Bill McKibben: Dakota Access Pipeline Resistance Powerful Enough to Overwhelm Fossil Fuel Industry

DemocracyNow reporters speak with’s Bill McKibben about how the Standing Rock Sioux Tribe and members of hundreds of other tribes from across the U.S., Canada and Latin America have resisted construction of the $3.8 billion Dakota Access pipeline, even as police carrying assault rifles responded to them with armored vehicles, tear gas and helicopters. “We cannot pump more oil,” McKibben says. “Frontline communities, and particularly indigenous people, have been in the forefront of this climate fight.” He also discusses Hillary Clinton’s failure to take a stance on the project and how some unions have supported the resistance.

Read more on Dakota Access Pipeline Resistance >>

From Yes! Magazine:

Standing Rock Joins the World’s Indigenous Fighting For Land and Life

When opposition to the Dakota Access pipeline galvanized the support of hundreds of U.S. tribes, it became an unprecedented show of Indian Country unity and resolve.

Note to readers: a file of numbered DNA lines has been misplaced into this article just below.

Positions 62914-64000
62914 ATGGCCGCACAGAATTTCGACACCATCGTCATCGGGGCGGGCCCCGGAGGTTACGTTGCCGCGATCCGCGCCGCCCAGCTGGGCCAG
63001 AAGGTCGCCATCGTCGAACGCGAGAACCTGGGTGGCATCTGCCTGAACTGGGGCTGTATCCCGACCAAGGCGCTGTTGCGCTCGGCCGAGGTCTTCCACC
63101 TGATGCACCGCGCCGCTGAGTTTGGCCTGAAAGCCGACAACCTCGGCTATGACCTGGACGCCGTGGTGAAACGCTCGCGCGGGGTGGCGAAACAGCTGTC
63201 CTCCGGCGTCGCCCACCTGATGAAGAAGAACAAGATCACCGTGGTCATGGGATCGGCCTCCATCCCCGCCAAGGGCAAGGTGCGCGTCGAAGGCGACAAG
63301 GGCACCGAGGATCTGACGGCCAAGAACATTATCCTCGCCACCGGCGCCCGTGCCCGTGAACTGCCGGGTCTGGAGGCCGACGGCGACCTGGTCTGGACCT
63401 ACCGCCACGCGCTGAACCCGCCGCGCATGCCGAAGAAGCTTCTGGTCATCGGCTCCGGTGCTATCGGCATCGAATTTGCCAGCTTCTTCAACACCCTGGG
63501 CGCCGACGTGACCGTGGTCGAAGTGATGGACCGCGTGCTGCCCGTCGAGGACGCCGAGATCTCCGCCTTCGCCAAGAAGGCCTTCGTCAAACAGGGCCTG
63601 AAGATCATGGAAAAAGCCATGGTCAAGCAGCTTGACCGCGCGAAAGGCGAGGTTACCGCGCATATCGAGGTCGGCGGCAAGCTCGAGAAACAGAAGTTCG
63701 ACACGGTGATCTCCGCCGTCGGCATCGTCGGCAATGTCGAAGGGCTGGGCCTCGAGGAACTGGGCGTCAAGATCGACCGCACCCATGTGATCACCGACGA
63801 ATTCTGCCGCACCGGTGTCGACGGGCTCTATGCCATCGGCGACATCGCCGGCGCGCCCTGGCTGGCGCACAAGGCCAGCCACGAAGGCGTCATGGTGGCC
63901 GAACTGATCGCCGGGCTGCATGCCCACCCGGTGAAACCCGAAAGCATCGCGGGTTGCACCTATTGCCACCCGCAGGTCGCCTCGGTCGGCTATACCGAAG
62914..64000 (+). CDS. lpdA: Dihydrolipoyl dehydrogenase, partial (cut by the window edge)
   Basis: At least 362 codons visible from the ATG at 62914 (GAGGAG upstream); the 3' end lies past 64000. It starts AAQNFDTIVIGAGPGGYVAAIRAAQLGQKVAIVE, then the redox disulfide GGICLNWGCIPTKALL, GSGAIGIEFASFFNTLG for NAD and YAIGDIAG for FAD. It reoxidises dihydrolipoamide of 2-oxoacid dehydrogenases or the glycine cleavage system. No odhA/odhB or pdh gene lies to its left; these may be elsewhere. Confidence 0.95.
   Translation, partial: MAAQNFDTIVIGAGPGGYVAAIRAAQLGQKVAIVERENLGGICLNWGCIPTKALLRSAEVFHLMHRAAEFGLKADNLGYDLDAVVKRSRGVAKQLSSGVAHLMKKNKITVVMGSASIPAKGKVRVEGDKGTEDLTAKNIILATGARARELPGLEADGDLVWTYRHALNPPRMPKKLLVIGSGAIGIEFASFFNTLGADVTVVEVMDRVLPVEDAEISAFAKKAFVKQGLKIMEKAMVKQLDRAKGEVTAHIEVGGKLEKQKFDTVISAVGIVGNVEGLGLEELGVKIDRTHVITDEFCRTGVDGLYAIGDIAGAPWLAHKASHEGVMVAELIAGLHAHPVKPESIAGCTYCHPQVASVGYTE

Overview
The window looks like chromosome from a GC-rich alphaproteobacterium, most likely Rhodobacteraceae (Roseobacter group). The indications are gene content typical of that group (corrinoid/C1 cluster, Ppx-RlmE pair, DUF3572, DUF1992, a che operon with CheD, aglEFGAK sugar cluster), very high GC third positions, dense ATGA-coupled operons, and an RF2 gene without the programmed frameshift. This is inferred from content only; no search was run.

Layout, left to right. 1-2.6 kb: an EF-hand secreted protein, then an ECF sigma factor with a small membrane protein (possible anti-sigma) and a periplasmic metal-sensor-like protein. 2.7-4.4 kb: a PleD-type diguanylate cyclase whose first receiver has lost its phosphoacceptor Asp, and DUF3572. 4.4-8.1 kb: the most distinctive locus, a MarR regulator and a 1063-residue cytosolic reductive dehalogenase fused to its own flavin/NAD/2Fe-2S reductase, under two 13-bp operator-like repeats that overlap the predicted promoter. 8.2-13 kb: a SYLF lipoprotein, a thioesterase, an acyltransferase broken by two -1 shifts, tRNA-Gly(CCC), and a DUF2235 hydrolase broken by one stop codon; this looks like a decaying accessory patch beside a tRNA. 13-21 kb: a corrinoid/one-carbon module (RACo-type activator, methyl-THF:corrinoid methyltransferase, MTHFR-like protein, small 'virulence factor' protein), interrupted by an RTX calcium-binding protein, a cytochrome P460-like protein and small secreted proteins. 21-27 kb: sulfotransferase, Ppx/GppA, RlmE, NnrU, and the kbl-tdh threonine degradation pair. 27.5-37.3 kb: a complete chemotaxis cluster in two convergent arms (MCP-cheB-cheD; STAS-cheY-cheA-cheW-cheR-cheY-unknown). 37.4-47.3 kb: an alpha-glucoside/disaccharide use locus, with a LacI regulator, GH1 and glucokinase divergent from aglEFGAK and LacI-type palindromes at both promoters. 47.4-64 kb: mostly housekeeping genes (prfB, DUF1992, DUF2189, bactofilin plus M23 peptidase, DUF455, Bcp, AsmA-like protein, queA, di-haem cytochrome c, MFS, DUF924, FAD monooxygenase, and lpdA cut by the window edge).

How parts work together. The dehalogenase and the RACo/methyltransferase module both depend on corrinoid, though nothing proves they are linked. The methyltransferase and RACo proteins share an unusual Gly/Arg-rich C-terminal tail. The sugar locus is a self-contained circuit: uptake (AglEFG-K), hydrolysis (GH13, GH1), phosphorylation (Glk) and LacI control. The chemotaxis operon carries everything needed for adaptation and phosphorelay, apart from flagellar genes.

Now, it’s a global indigenous movement.

Members of tribal communities from around the world have joined in activism led by the Standing Rock Sioux Tribe. A Sami group from Norway was the latest to arrive on Friday. This resistance campaign, many say, has emerged as part of a greater global crisis—a united struggle in which indigenous lands, resources, and people are perpetually threatened by corporations and governments often using military force. Integral to this shared narrative is the routine ignoring of treaties.

In their continued struggle, the Lakota Sioux are advancing an Indigenous agenda that calls for governments to acknowledge the unique and inherent rights of First Peoples.

Read more about the Standing Rock Sioux Tribe and Indigenous Rights >>

feature image: “Nov 12 2016: Chicago dances against the Dakota Access Pipeline (DAPL)” by BobboSphere is licensed under CC BY-NC-SA 2.0

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